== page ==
Culture for the poor

“Culture for the poor must never be poor culture.  We must have the best instruments for the poorest children, the best teachers for the poorest children and the best buildings for the poorest children.”  Master José Antonio Abreu founder of El Sistema in Venezuela.

This quote is from Changing Lives: Gustavo Dudamel, El Sistema & the Transformative Power of Music by Tricia Tunstall.

In 1975 Dr. José Antonio Abreu had 50 music stands for 100 kids to start a music program in a garage in Caracas, Venezuela.  Only 11 children showed up.  He asked himself, “Do I close the program or multiply the kids?”  From those humble beginnings El Sistema—a national system of orchestral training was born.  It now more than 300,000 young people, most of them from the poorest strata of society.  Master Abreu believes that “art is no longer a monopoly of elites” and that musical education has enormous emotional and intellectual profits as well as benefits for society as a whole.

The most famous graduate of El Sistema is Gustavo Dudamel, Music Director of Simón Bolívar Symphony Orchestra of Venezuela and the Los Angeles Philharmonic.

“Just ‘cause we poor, don’t mean we have to think poor, act poor or look poor.” Gladys Pippins, my grandmother, the matriarch of our family.  RIP.

“What if the arts were truly visible in the community?” – Candelaria Silva


José Abreu on Kids Transformed by Music – TED Talk.
Venerated High Priest and Humble Servant of Music Education 

About Candelaria Silva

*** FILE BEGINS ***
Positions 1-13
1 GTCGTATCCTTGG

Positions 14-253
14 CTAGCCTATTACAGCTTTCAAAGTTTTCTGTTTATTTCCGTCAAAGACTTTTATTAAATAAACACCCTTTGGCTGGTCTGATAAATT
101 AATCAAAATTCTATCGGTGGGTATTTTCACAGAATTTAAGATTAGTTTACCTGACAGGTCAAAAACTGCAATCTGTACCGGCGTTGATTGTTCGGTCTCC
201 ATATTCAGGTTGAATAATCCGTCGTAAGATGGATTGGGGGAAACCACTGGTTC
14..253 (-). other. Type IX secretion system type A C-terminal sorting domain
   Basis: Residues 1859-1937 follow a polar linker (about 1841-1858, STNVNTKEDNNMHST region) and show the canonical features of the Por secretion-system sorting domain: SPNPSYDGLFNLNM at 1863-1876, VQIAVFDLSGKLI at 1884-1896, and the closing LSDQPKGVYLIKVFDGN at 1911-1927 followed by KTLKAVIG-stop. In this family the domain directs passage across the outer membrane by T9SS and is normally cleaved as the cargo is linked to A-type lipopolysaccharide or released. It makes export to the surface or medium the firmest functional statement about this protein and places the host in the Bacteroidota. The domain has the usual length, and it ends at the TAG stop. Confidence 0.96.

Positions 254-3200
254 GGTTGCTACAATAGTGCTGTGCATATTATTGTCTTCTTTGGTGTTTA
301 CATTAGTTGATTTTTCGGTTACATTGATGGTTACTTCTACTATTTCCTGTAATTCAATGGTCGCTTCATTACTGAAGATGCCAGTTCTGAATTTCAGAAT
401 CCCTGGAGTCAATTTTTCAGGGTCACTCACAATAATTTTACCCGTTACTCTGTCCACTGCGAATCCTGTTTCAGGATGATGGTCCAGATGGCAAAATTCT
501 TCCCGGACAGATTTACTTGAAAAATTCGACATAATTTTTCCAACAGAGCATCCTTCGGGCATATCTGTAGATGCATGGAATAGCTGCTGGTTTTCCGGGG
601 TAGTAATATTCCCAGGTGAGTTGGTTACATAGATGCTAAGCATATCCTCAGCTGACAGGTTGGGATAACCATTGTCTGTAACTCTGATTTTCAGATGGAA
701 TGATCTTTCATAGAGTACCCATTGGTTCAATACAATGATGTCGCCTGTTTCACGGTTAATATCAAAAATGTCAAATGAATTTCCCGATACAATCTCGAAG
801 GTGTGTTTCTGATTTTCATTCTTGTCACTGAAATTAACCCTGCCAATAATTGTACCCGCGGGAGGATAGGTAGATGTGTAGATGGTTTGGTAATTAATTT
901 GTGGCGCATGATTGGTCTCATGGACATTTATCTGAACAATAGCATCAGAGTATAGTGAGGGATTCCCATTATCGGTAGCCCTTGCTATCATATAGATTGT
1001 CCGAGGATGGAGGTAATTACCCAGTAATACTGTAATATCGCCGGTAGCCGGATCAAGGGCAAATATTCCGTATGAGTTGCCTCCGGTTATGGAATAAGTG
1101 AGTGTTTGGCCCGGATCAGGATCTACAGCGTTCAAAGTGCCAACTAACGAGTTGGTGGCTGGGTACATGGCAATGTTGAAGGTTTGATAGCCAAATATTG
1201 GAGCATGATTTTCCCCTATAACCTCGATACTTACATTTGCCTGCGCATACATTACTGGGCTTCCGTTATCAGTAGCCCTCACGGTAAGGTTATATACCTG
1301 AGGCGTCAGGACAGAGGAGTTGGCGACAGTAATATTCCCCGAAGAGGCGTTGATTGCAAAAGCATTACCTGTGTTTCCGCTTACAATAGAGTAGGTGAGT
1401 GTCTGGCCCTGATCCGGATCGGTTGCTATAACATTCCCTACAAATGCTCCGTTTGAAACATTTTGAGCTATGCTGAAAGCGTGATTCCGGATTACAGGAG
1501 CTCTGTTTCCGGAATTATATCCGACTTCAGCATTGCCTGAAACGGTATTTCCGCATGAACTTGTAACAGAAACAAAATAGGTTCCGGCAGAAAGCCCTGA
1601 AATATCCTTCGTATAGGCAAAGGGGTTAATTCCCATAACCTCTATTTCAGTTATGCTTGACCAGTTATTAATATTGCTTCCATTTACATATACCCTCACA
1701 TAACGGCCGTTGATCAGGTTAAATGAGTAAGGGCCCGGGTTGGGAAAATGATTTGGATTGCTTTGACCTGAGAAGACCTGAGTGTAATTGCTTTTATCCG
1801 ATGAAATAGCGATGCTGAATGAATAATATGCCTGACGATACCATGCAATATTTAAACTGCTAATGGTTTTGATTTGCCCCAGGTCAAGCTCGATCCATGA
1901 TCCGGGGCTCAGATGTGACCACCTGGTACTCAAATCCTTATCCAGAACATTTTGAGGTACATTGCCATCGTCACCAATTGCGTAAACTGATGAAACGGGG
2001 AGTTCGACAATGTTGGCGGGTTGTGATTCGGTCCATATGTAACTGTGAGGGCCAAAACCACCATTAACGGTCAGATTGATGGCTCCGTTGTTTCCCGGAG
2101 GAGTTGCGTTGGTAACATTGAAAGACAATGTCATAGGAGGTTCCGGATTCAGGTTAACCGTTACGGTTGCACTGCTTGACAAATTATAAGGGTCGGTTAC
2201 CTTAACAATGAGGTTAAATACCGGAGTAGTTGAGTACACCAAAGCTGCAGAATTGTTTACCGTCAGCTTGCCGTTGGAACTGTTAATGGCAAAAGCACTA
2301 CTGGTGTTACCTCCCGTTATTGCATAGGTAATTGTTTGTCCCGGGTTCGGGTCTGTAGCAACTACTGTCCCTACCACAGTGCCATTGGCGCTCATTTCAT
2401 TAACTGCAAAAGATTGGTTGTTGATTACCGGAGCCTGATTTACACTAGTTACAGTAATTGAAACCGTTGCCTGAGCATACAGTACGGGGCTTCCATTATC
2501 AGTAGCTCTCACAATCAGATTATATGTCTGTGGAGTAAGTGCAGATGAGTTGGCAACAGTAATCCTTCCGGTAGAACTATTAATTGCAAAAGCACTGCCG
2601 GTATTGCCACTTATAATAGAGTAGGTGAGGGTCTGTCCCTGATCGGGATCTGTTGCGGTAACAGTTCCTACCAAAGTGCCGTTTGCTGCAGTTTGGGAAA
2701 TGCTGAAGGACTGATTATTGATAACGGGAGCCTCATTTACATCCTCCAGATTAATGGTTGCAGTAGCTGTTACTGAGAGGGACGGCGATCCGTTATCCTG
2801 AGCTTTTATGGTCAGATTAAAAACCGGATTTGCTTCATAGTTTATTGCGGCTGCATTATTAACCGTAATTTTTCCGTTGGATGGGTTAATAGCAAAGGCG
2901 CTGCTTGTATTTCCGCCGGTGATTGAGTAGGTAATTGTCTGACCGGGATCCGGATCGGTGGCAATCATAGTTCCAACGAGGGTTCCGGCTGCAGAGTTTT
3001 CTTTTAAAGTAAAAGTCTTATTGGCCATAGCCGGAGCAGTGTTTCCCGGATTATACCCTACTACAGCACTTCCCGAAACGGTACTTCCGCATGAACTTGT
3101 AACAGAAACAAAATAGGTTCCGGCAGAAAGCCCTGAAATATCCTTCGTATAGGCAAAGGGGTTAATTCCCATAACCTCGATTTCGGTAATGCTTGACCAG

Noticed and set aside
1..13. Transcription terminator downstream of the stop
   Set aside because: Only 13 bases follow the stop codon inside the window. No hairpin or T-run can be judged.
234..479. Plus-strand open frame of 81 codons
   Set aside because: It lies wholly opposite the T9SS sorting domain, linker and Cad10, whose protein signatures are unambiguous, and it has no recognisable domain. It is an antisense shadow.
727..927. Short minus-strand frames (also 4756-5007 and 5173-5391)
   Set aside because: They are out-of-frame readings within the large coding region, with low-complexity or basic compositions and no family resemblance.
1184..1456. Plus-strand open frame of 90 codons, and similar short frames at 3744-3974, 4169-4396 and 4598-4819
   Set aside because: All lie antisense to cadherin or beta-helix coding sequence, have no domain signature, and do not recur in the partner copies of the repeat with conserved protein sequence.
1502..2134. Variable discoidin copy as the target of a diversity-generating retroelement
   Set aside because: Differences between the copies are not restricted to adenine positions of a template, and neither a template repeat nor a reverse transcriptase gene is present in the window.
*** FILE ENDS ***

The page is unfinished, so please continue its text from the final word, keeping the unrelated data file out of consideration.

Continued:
Candelaria Silva-Collins is a marketing, community outreach and programming consultant; writer; and trainer/facilitator who lives in Boston, Massachusetts. She has designed and facilitated workshops on a wide variety of topics including communication, facilitation, job search skills, team building, and parenting issues. She currently coordinates the Community Membership Program of the Huntington Theatre Company. Her work as Director of ACT Roxbury was profiled in several publications, including The Creative Communities Builders Handbook. Candelaria’s children’s stories, short stories, essays and reviews have been published in local and national publications and she is an active blogger. Her publications include the booklets, Handling Rejection; Pushing through Shyness: Networking Tips when You’re Shy, Slow to Warm Up or Just don’t Feel you Belong; and Real Questions about Sex & Relationships for Teens: A Discussion Guide for Parents. She has served on the boards of Goddard College, Wheelock Family Theatre, Boston Foundation for Architecture, and Discover Roxbury. She is currently Chair, Designators of the Henderson Foundation.

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